ORONO, Maine — Gary Fifield is going to add a new chapter to his already remarkable resume.
Fifield, who compiled a 660-137 record in his 27 seasons as the head women’s basketball coach at the University of Southern Maine, will join Amy Vachon’s staff as a temporary assistant at the University of Maine beginning Oct. 1.
He is replacing Jhasmin Player, who left late last month to accept an assistant coaching position at the University of Loyola Marymount in Los Angeles.
The 65-year-old Fifield will coach through the end of the season and will earn $45,000 plus housing. He lives in Gorham but will have a suite in Orono.
“When you look at his resume, you don’t have to really say anything more than that,” said Vachon. “In talking with coach Fifield, coaching is still in his blood, he still loves to coach and he wanted to be able to help in any way he could.
“It works for all of us,” added Vachon. “His demeanor is great, he’s a great person. He will be easy for our girls to get to know and vice versa. The biggest thing for our players is trust and loyalty. That’s huge for them and he fits right into those things.”
Vachon said Fifield will be involved in all aspects of the program although he will have a limited recruiting role.
“He won’t do as much recruiting out of state or internationally but I’m sure people will see him around at high school games in the state,” she said.
Vachon is in just her second full season as the head coach and she has a youthful staff so she said, “having someone come in with his experience is going to be beneficial.”
Fifield is looking forward to the challenge.
“Opportunities like this allow you to not only stay in the game, but to grow as well. As a coach and an educator, you’re always looking to grow,” said Fifield. “I look forward to working with young adults. You can help shape them not only as basketball players, but also as adults.
“It keeps you young, it keeps you enthused. You can see their growth,” he added.
He has followed the program and knows its importance in the state. He said former UMaine men’s basketball coach Skip Chappelle once called him and “told me that I really understood (its importance).
“If UMaine basketball is good, it helps the rest of the state. All the little girls coming up in the state will want to be Amy Vachon, Cindy Blodgett or Rachel Bouchard and, consequently, the talent in the state gets better and better. And that helps all the other small colleges in the state,” said Fifield.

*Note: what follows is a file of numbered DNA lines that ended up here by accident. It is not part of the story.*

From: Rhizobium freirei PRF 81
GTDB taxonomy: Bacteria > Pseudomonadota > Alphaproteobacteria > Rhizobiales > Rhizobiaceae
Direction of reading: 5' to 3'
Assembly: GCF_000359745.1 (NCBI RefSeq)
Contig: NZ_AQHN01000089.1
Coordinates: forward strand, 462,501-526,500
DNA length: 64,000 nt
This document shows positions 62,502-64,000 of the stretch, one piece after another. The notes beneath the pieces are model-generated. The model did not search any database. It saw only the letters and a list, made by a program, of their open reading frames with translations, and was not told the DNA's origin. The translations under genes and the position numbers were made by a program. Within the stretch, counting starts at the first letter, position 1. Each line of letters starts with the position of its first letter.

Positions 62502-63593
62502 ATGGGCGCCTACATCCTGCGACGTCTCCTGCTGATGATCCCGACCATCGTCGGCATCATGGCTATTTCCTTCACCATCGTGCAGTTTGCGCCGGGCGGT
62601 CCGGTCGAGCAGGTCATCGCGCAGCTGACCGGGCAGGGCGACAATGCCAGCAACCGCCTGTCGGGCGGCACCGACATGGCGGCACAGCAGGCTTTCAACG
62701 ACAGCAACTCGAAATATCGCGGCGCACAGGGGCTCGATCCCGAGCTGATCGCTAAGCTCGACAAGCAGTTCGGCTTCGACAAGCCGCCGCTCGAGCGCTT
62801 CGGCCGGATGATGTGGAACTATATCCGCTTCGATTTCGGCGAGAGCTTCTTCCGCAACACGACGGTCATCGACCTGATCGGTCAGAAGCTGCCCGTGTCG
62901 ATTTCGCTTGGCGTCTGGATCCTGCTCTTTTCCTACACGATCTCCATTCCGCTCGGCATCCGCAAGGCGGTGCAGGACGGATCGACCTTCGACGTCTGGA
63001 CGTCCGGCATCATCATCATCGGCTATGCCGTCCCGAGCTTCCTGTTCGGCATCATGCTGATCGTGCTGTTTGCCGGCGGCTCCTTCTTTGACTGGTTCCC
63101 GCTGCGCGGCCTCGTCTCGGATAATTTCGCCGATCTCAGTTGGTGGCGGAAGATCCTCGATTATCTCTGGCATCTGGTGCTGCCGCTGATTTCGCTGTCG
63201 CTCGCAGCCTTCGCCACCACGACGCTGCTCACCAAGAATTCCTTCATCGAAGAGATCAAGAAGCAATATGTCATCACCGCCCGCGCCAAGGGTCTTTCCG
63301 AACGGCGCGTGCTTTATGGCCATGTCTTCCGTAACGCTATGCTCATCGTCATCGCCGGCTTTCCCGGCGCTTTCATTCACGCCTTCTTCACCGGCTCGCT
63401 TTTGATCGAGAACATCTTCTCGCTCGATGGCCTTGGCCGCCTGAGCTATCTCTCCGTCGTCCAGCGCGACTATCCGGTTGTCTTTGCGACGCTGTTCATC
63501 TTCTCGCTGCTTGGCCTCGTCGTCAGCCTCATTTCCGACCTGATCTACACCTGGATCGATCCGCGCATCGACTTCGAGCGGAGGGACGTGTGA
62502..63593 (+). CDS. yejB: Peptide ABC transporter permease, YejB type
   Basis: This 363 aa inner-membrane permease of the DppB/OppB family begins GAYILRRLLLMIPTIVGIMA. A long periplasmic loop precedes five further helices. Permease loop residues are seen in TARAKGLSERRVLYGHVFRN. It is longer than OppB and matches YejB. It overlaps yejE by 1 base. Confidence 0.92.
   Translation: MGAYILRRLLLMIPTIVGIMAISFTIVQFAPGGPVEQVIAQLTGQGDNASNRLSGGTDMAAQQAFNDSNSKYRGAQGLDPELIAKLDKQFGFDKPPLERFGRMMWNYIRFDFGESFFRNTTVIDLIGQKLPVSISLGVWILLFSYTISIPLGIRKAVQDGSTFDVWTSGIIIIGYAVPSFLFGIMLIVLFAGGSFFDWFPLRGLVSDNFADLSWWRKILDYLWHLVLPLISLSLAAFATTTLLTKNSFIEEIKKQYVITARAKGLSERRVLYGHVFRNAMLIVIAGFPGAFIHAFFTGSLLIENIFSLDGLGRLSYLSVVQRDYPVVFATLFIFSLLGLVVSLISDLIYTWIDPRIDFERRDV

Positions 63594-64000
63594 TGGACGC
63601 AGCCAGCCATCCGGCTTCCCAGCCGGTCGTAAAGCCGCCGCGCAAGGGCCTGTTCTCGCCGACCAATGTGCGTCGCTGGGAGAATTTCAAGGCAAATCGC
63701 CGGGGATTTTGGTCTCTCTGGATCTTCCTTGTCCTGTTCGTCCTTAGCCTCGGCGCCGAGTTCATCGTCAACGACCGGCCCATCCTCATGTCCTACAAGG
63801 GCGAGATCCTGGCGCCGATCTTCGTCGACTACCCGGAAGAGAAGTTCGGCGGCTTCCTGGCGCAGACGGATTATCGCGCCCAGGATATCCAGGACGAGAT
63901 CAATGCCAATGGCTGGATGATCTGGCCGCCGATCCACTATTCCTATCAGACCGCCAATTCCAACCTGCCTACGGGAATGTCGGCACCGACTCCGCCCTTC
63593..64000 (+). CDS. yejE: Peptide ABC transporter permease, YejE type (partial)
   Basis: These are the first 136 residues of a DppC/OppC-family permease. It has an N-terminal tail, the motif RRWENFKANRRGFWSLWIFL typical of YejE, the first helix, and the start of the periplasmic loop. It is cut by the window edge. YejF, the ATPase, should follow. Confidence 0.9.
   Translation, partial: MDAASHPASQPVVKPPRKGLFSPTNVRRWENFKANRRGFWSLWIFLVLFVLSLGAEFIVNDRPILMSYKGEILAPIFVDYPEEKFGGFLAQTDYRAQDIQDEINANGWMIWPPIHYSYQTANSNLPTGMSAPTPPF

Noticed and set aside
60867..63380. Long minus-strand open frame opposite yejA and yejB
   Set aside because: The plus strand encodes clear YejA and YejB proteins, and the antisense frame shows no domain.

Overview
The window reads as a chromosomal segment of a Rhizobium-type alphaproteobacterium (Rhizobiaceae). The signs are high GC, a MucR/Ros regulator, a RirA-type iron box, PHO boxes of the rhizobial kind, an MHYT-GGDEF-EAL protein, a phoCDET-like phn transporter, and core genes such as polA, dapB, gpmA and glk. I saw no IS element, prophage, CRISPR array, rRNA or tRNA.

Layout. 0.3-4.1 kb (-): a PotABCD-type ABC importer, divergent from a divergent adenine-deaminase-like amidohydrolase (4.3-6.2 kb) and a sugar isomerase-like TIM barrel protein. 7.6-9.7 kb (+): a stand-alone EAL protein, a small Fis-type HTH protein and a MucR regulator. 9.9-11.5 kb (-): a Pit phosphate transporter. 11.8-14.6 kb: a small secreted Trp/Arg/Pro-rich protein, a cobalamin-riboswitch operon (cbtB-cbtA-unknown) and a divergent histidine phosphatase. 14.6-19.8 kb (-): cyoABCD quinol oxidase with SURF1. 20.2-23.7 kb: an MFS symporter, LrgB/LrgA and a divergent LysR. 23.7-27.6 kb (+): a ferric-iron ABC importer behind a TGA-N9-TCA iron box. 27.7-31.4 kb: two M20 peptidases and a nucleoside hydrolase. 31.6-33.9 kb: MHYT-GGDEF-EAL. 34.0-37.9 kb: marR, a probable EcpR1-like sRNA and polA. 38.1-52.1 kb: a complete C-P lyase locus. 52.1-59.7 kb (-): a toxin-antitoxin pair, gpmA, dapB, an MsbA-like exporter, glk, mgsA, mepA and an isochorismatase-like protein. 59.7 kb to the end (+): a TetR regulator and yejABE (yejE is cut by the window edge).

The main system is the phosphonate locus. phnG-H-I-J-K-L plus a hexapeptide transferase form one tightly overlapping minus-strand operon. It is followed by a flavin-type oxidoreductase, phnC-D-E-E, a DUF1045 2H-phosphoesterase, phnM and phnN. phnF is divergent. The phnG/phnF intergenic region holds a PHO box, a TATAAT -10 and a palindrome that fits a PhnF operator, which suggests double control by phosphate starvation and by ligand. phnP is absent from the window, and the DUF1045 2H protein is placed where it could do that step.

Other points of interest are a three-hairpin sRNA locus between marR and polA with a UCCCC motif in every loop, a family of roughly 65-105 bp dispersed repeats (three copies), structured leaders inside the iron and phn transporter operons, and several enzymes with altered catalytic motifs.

“I have followed them enough to know what they’ve been doing offensively and defensively and I know some of the personnel and the whole coaching staff,” Fifield said.
Fifield has coached at the Division I level. He was a men’s basketball assistant at Dartmouth College in New Hampshire and, two years ago, was an assistant at Appalachian State University in Boone, North Carolina, under former USM player Angel Elderkin, who also lost an assistant coach right before the season.
“I had retired in June and she called me around Labor Day and asked me if I was bored yet,” grinned Fifield.
He spent last season as the head coach of the Cheverus High School girls basketball team in Portland, guiding the Stags to a 12-8 season and a berth in the Class AA North semifinals.
During his 27 years at USM, Fifield guided his teams to 20 shared or outright Little East Conference regular season titles and 18 LEC tournament championships.
His teams earned 23 NCAA Division III Tournament bids, advancing to the Sweet 16 fifteen times and to the Elite 8 nine times while making five Final Four appearances and playing in three national championship games.
Fifield was named the NCAA Division III National Coach of the Year in 2005. He has earned numerous Hall of Fame honors including the New England Basketball Hall of Fame, the Little East Conference Hall of Fame, the Maine Sports Hall of Fame and the Maine Basketball Hall of Fame.
One of the most distinguished individual honors of his coaching career came in 1993 when he was the lone Division III women’s coach selected to serve on the staff for the West team at the Olympic Festival in San Antonio.
A 1974 graduate of the University of Vermont with a bachelor’s degree in physical education, Fifield also earned his master’s in educational administration in 1982 from Vermont.
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